Australian Prime Minister Scott Morrison has come under pressure to release the transcript of a conversation about his offer to help U.S. President Donald Trump in investigating the origins of the Mueller probe into election interference.
Scott Morrison’s office on Tuesday confirmed the prime minister had agreed during a phone call with the U.S. president in September to assist the United States Justice Department and Attorney-General William Barr as he has been running a counter-investigation into the Mueller report, according to the Australian Broadcasting Corporation (ABC).
The Mueller probe found there was no evidence Trump’s campaign conspired with Russia during the 2016 election, but was unable to exonerate him from obstruction of justice.
Responding to the revelation, the Opposition Australian Labor Party’s leader Anthony Albanese called on Morrison to reveal what commitments he made.
“The prime minister needs to explain what exactly went on here. He needs to release any transcript or information which is out there,” he told reporters, according to ABC on Wednesday.
“The prime minister needs to make a full statement and not say ‘this is just gossip’, (and) not give one of his usual prevarications,” he said.
Australian Foreign Minister Marise Payne has defended the prime minister’s actions, denying the claim that Australia is being dragged into a U.S. domestic political dispute.
“I don’t see it as Australia being dragged into a U.S. political issue. The inquiry, very much like the others which have been ongoing in the United States, is a matter for them,” she said.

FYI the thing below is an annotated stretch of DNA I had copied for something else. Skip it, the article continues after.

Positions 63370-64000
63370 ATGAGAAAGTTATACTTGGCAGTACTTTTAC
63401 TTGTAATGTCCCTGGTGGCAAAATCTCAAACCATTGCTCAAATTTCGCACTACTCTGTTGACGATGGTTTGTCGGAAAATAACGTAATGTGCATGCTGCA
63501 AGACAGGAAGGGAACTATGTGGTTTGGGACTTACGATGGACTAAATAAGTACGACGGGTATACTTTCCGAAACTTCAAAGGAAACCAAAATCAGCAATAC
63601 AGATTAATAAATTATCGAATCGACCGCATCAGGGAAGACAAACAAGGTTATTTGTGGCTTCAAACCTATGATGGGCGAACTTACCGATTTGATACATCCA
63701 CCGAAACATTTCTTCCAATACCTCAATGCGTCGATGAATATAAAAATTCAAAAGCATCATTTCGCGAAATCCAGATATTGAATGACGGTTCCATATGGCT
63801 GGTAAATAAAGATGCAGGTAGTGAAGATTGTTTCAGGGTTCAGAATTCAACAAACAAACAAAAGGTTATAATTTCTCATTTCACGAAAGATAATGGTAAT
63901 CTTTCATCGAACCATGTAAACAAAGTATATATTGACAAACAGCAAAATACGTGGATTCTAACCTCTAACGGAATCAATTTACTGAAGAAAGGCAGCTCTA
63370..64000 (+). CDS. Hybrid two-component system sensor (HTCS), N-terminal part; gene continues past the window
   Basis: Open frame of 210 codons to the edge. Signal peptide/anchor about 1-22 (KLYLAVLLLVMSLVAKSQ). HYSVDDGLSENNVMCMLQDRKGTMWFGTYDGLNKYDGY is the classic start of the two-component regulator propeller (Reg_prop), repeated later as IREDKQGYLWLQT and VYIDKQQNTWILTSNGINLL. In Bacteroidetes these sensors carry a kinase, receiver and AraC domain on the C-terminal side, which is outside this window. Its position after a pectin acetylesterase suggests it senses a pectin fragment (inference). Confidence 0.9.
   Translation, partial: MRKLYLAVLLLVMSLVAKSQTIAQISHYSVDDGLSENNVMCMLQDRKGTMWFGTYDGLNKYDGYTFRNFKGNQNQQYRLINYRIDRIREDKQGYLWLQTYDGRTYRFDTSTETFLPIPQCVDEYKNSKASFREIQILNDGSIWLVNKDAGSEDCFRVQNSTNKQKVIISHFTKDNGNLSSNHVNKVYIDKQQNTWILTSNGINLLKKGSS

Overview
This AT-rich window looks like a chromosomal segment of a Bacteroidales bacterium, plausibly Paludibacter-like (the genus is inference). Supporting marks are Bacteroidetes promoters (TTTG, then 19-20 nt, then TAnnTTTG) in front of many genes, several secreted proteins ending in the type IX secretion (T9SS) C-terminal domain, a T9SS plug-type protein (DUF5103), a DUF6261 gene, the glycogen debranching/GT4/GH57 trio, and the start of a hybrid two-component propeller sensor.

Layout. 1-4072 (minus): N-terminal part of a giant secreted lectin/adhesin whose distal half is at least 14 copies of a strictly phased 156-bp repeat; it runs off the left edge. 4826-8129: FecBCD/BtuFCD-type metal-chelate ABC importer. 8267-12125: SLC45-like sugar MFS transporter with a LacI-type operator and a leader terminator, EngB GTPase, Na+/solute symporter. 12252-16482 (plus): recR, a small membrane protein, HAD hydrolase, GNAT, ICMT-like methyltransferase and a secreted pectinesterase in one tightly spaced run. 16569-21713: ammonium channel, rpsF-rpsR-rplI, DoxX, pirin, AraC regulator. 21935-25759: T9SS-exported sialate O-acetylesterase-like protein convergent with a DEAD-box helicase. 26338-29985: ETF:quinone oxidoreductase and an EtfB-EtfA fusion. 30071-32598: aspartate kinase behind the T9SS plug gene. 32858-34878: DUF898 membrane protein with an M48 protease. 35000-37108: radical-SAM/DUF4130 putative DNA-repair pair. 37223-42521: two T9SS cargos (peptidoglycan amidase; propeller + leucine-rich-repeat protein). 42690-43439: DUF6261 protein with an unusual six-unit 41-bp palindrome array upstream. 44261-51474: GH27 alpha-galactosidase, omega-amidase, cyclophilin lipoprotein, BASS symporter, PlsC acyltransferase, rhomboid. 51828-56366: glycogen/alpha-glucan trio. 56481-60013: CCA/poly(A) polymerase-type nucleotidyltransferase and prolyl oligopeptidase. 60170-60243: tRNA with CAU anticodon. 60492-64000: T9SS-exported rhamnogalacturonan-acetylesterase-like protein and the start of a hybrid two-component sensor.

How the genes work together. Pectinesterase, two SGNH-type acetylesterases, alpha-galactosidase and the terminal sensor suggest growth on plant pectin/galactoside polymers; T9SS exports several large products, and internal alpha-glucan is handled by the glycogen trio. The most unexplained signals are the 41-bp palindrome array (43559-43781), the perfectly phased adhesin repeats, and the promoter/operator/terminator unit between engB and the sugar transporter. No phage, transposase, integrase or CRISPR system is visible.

“We’re conducting ourselves as you would expect us to do in these circumstances – we are working in Australia’s interests,” she added.
Prior to the Mueller probe, the FBI had looked into Trump’s links with Russia.
According to ABC, that investigation was prompted after Alexander Downer, Australian former high commissioner to the Britain, alerted authorities to report that Russians might use damaging material they had on Hillary Clinton during the 2016 U.S. presidential election.
The recent story was reported only days after Morrison returned from an eight-day official visit to the United States, during which he became the first Australian prime minister to be hosted for an official state dinner by a president since 2006.
Bill Shorten, who preceded Albanese as the leader of the Australian Labor Party, demanded Morrison release the full transcript of his conversation with Trump.
“Prime Minister Morrison got a very warm, indeed special reception from President Trump. Mr. Morrison needs to clean up the perception that perhaps the special reception was returned for special favours done,” he said.
“The Australian people value and cherish the U.S. alliance, but no Australian wants to see our prime minister having the perception of being a lapdog to a particular U.S. president or U.S. domestic political agenda,” he added.
(Xinhua News Agency)